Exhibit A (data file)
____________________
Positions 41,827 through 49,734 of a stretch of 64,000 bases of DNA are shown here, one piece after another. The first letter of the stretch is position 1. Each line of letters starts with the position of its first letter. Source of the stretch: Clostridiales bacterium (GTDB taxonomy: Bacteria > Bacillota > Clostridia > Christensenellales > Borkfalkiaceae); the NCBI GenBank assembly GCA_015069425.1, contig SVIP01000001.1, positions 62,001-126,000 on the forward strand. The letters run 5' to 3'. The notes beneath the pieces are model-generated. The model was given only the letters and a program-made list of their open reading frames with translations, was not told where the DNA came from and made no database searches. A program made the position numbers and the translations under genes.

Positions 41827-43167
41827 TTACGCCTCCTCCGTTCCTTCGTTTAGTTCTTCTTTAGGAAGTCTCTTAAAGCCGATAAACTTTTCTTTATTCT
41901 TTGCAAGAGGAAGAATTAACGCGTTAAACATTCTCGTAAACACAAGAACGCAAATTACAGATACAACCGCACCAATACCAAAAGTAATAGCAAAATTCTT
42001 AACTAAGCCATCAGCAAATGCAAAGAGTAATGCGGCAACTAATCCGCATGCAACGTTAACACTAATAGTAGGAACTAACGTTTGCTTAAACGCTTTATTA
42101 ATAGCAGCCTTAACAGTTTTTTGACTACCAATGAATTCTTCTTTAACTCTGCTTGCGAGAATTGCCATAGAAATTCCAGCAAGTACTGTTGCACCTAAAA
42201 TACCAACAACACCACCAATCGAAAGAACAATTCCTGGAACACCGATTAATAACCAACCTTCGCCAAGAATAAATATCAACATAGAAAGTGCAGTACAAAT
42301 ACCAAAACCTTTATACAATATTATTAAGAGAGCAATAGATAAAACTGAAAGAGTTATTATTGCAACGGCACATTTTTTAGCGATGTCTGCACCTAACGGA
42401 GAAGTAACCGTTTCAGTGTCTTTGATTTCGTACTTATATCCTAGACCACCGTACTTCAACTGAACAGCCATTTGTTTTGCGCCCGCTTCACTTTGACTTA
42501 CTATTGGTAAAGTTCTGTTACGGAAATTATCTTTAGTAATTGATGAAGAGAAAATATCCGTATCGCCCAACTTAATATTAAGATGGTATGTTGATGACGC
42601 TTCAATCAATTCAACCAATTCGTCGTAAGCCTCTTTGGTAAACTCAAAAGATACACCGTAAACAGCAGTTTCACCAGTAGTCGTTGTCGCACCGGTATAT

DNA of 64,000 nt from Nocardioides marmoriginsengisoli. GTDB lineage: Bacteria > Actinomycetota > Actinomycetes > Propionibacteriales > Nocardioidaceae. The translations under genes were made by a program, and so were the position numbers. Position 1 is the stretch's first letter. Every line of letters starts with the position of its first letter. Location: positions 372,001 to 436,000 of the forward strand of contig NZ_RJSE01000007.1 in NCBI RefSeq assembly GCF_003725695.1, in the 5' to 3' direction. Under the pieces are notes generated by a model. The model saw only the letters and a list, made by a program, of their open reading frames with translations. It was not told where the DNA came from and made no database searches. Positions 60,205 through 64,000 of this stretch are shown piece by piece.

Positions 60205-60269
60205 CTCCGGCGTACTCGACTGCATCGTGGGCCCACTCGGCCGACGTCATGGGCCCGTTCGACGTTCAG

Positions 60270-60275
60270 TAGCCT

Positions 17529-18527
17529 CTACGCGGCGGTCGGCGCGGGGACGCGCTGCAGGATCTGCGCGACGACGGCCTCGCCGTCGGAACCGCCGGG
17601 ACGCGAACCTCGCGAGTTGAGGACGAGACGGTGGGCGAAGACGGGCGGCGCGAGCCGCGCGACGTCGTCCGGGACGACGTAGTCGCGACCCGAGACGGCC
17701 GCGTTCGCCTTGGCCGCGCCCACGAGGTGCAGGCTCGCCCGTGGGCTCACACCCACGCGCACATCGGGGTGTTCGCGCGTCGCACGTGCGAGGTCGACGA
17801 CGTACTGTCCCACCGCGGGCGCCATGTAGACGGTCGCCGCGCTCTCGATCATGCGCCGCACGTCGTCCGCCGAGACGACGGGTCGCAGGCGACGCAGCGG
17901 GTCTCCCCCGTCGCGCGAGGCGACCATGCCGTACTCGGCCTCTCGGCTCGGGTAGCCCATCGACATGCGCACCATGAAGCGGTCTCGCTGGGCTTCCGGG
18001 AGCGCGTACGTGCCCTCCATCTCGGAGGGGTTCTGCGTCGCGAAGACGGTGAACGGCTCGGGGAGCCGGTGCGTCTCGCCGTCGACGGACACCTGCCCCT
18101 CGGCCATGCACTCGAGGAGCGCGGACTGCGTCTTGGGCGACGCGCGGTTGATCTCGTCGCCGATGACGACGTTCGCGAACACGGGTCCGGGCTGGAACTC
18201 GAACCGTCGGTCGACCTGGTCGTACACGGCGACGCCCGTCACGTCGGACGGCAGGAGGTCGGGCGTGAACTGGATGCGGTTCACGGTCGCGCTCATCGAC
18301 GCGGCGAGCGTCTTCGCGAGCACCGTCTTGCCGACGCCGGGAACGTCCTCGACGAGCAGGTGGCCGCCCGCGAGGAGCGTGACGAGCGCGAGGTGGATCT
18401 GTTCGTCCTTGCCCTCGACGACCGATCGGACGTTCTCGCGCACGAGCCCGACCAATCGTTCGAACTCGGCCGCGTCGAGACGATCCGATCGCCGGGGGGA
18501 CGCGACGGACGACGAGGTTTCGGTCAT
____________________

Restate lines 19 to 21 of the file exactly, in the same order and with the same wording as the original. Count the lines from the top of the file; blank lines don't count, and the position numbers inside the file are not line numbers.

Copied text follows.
17601 ACGCGAACCTCGCGAGTTGAGGACGAGACGGTGGGCGAAGACGGGCGGCGCGAGCCGCGCGACGTCGTCCGGGACGACGTAGTCGCGACCCGAGACGGCC
17701 GCGTTCGCCTTGGCCGCGCCCACGAGGTGCAGGCTCGCCCGTGGGCTCACACCCACGCGCACATCGGGGTGTTCGCGCGTCGCACGTGCGAGGTCGACGA
17801 CGTACTGTCCCACCGCGGGCGCCATGTAGACGGTCGCCGCGCTCTCGATCATGCGCCGCACGTCGTCCGCCGAGACGACGGGTCGCAGGCGACGCAGCGG